August 2018

On August 28, 2018, the Division of Swap Dealer and Intermediary Oversight (DSIO) of the Commodity Futures Trading Commission (CFTC) released a staff no-action letter allowing an anonymous individual financial institution temporary relief from some of the limiting criteria in the insured depository institution exclusion (IDI Exclusion) from swap dealer registration. The IDI Exclusion allows lender banks to enter into swap transactions with borrowers in order to hedge the borrower’s loan-related exposures, without the lender bank needing to count the swap transaction toward its swap dealer registration requirement. The August 28 no-action letter would allow the requesting financial institution to exclude from its registration requirement loan-related swaps with certain smaller customers, up to a specified notional limit, even if the swap was not executed within the IDI Exclusion’s window of 180 days from the making of the loan. The DSIO staff elected to grant the relief based on the representation from the requesting financial institution that the changing interest rate environment was leading to a temporary spike in clients with legacy loans (outside of the 180-day window) who wanted to hedge their interest rate exposure and that those smaller clients may not be able to meet their risk management needs elsewhere absent temporary relief to the requesting entity.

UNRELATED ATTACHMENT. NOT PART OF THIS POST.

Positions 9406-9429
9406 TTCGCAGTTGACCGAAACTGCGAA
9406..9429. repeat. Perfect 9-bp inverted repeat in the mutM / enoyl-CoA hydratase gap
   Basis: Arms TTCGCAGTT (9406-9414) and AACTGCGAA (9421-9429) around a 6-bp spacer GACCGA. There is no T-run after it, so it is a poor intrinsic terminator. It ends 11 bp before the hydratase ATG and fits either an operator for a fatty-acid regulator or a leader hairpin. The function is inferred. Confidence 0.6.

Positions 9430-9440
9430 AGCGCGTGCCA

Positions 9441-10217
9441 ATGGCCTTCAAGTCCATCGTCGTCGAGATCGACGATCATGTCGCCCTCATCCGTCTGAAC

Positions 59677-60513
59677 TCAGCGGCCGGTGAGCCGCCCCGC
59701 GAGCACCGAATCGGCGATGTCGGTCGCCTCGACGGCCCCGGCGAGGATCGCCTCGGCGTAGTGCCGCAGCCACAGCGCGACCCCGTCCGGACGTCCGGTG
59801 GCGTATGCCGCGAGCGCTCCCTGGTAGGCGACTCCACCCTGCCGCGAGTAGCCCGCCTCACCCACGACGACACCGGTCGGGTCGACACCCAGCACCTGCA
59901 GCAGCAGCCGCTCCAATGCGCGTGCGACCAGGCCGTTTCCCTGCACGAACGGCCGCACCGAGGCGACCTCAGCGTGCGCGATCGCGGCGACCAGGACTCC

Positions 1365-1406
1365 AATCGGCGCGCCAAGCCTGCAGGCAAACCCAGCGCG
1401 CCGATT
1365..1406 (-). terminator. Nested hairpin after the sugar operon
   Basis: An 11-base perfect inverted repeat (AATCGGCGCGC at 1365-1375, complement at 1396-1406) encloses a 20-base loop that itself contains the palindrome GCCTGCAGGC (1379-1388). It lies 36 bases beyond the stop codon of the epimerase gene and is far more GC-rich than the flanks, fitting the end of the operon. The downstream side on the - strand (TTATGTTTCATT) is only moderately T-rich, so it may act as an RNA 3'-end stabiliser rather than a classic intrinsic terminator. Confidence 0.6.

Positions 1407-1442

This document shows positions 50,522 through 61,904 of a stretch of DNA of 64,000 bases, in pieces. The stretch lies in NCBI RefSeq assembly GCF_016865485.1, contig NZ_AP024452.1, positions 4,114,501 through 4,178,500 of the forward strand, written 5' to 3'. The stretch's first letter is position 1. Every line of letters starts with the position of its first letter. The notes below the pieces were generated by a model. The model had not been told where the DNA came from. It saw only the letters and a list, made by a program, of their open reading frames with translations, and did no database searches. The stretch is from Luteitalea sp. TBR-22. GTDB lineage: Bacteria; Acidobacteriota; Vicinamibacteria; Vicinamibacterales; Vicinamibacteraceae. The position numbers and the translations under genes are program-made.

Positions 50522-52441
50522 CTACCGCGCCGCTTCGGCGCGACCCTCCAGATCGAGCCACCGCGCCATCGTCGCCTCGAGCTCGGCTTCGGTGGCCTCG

While this no-action relief was directed to an individual requesting entity and not to all market participants relying on the IDI Exclusion, it represents an important potential opportunity for other banks who may have had to limit their swap activities, and therefore the service they are able to provide to their customers, in order to comply with the IDI Exclusion’s requirements. We encourage financial institutions relying on the IDI Exclusion to consider whether they have had to forego swap activity with clients to remain within the IDI Exclusion’s requirements, and if so, whether obtaining similar relief would create additional opportunities to better serve their clients’ hedging needs.

One of the core requirements of the U.S. derivatives regulatory regime under Title VII of the Dodd-Frank Act is registration – and significant regulation – of entities that engage in swap dealing activity that exceeds a specified de minimis threshold. However, embedded within the statutory definition of “swap dealer” is the IDI Exclusion, providing that an insured depository institution is not considered to be a swap dealer in connection with swaps it enters into with customers in connection with originating loans to those customers. While many large financial institutions have become provisionally registered as swap dealers, most small lenders who engage in limited customer-facing swap activity have not registered, in reliance on the IDI Exclusion (and in some cases, the de minimis threshold). Through its rulemaking, the CFTC has created criteria that must be met in order for this swap activity to not be counted toward a lender’s registration requirement, including that the swap must be entered into within 180 days of the loan.